Pope Francis wants to change a line in the Lord's Prayer

Originally published at: https://boingboing.net/2017/12/08/pope-francis-wants-to-change-a.html

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It’s funny that he wants to change that line.

The Catholic I went to school to in New Orleans, we had to recite the Lord’s Prayer in French every day. I’ve been debating about whether I not I should get a tattoo around my right wrist with the phase “Et ne nous soumets pas à la tentation” - mainly as a reminder to exercise this thing called ‘self-control’ I’ve heard about…


Our father, who art in heaven,
hallowed be thy name.
Thy kingdom come,
thy will be done,
on earth as it is in heaven.
Give us this day our daily bread,
and forgive us our trespasses,
as we forgive those who trespass against us,
and lead us not into temptation,
but deliver us from evil;
for thine is the kingdom,
and the power,
and the glory,

…is how I was forced to memorize it. Along with the various creeds and commandments, and a fair number of carefully chosen bible verses, all of which were indelibly inscribed in my brain.

“Force” is an accurate, but perhaps unnecessarily harsh term. There was no punishment involved at any point… like the Boy Scout Oath and Law, it was a matter of repetition until it stuck.


Papal pedantry?


“Pope Francis wants to change a line in the Lord’s Prayer”

It’s not out of the realm of possibility that at one time someone named Francis wanted to set some ‘blow’ on a printout of the Lord’s Prayer then snort a line off it.

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Same here; the church my parents go to these days (which I attend during Christmas visits home, it’s one of those things) uses “debts” and “debtors” instead of “trespasses”, which does not work with my brain and I say it wrong every time.


The bit about “thine is the kingdom” is the protestant variation (i.e., “thine, and not that awful Pope’s”). It’s not in the Catholic Lord’s Prayer.


And don’t forget the choir songs, such as…

… “Gladly”, The Cross-eyed Bear.


I’ve always thought that was a strange line.

As a kid it always sounded like God was trying to trick us up, and I know that a lot of Christians think that way (reference: the dinosaur fossils that God planted to test our faith), but even as a little, little kid that seemed like brain-dead theology.


You are making it incredibly difficult to take the high road and not make a low-brow masturbation joke, you know that?


In the LDS (Mormon) Church, the Joseph Smith translation of this line reads:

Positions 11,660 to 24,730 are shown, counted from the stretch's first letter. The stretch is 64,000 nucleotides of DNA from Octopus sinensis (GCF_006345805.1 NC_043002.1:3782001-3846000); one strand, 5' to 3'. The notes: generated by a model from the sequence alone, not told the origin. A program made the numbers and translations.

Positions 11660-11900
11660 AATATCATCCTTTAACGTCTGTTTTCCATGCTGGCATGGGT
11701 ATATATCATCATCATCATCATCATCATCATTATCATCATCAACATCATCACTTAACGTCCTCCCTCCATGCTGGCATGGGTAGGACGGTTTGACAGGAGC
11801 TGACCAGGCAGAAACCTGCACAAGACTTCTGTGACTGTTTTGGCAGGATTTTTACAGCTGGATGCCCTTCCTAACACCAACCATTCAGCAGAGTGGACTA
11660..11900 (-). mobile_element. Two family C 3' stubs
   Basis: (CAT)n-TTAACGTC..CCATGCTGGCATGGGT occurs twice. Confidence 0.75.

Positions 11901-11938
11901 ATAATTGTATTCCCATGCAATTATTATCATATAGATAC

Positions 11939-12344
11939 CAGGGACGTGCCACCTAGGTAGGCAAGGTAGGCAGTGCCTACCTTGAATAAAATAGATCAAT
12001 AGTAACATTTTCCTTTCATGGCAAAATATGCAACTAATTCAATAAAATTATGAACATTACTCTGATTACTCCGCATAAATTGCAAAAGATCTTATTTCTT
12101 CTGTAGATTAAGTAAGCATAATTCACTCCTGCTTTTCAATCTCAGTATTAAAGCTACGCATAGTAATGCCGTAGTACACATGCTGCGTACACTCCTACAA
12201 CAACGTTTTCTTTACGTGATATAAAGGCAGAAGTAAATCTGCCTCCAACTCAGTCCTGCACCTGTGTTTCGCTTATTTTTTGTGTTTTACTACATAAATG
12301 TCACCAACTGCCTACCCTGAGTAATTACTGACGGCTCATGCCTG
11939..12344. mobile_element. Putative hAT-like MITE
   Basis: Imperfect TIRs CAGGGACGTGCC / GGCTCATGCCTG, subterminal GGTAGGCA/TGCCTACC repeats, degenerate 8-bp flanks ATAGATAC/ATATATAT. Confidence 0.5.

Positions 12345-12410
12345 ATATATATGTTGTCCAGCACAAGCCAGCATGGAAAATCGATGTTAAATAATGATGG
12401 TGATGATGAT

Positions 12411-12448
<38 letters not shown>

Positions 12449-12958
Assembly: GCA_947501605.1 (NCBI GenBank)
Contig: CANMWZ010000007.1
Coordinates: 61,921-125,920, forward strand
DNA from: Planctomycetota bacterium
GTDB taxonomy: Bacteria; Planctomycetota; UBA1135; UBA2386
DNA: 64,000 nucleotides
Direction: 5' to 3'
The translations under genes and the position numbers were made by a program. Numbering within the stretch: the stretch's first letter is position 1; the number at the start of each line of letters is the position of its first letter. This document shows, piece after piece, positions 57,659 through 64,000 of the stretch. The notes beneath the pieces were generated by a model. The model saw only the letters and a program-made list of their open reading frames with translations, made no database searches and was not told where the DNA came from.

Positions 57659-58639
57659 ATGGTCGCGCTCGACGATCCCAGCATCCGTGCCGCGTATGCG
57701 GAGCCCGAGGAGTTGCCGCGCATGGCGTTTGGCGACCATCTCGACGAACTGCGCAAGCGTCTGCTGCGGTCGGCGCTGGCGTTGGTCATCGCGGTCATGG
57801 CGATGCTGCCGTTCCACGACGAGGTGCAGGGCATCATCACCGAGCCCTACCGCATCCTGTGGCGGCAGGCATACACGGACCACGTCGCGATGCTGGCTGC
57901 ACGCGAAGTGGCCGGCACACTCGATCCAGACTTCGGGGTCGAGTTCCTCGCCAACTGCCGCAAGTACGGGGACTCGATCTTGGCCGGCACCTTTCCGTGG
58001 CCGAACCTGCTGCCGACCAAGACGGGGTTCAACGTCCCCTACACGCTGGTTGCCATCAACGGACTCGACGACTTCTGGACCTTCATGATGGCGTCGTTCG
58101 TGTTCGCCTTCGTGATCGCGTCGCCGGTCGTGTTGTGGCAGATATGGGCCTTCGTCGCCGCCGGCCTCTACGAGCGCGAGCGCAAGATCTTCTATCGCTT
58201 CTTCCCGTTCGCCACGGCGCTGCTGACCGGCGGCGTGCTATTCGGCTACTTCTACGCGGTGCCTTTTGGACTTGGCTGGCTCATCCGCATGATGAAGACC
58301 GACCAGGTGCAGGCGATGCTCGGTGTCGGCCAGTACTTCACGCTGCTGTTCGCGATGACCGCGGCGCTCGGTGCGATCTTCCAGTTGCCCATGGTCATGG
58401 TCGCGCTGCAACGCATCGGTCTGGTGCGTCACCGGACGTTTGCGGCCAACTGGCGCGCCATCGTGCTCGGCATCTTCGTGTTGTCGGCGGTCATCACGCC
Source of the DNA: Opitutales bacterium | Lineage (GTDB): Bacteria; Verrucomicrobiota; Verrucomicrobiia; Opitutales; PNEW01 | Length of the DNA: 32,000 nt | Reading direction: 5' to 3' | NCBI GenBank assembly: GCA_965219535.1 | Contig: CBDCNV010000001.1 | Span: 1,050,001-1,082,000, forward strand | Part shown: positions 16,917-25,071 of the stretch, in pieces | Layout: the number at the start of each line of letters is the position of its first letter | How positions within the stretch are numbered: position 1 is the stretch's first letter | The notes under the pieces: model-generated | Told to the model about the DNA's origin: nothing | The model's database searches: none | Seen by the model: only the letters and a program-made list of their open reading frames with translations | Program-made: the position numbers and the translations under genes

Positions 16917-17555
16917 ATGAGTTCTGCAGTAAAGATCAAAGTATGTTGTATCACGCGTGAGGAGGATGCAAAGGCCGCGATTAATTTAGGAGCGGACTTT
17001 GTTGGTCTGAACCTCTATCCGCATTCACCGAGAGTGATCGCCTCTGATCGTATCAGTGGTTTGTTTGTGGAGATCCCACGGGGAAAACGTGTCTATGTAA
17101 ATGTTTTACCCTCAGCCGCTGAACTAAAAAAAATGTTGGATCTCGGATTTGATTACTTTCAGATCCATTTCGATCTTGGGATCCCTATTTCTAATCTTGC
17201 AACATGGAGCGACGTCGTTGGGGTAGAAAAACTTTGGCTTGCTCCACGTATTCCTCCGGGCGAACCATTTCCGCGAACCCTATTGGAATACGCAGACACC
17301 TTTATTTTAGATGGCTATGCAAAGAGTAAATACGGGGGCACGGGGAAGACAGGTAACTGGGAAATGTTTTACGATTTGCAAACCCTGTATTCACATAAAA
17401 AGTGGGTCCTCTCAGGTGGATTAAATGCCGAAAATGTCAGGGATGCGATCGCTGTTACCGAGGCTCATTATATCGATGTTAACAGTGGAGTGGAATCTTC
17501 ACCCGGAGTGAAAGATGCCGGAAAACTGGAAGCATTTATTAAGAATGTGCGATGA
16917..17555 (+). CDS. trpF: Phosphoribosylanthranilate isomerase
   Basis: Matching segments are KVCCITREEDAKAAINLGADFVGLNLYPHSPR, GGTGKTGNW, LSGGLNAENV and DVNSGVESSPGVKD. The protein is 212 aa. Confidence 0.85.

And suffer us not to be led into temptation, but deliver us from evil.


Believe it or not, that wasn’t my intention. I was referring to the fact that I tend to eat - and occasionally drink - too much.

Plus… I use my left.


Oh, got it, you don’t want to cheat on Lefty with that harlot Rightina.



Isn’t that from the Vulgate?
et dimitte nobis debita nostra,
sicut et nos dimittimus debitoribus nostris;

The problem with this, as with the Pope’s translation of peirasmos in the next line, is that despite all the discussion we cannot be 100% sure of the meaning of a NT Greek word that itself is the translation of an Aramaic word, and that by people who probably were not really interested in fine points of detail. Those people weren’t rabbis steeped in Torah scholarship.

Part of the argument revolves around the meaning of Job, where God seems in some way to be in charge of Satan. If you believe that the Bible is the directly revealed word of God (in which case I have some shares in a gold mine to sell you) Job is problematic; if you think it’s a story put together from sources that were interested in a general message rather than a theological discussion that wouldn’t have made sense to people at the time of writing - it’s unimportant.


He’s specifically referring to the line, “lead us not into temptation,” which is something he says God wouldn’t do, but rather “it is Satan” who leads us into temptation.

Job might disagree with that assessment. Heck, Jesus too. And Lot I suppose (or his wife).

This God fellow periodically does like to test people by leading them into temptation.


I like to think of God and Satan in the Book of Job as basically the Duke brothers in Trading Places.


That’s some commie shit right there!


“O Lord, thou hast deceived me, and I was deceived; thou art stronger than I, and hast prevailed: I am in derision daily, every one mocketh me.”


Well, yes and know. Not in the standalone, sing-along-at-home version. But, IIRC, during Mass the congregation would recite the prayer together, then the priest would say something, and then the congregation would finish off with “For the kingdom, the power, and the glory are yours, for ever and ever, amen.”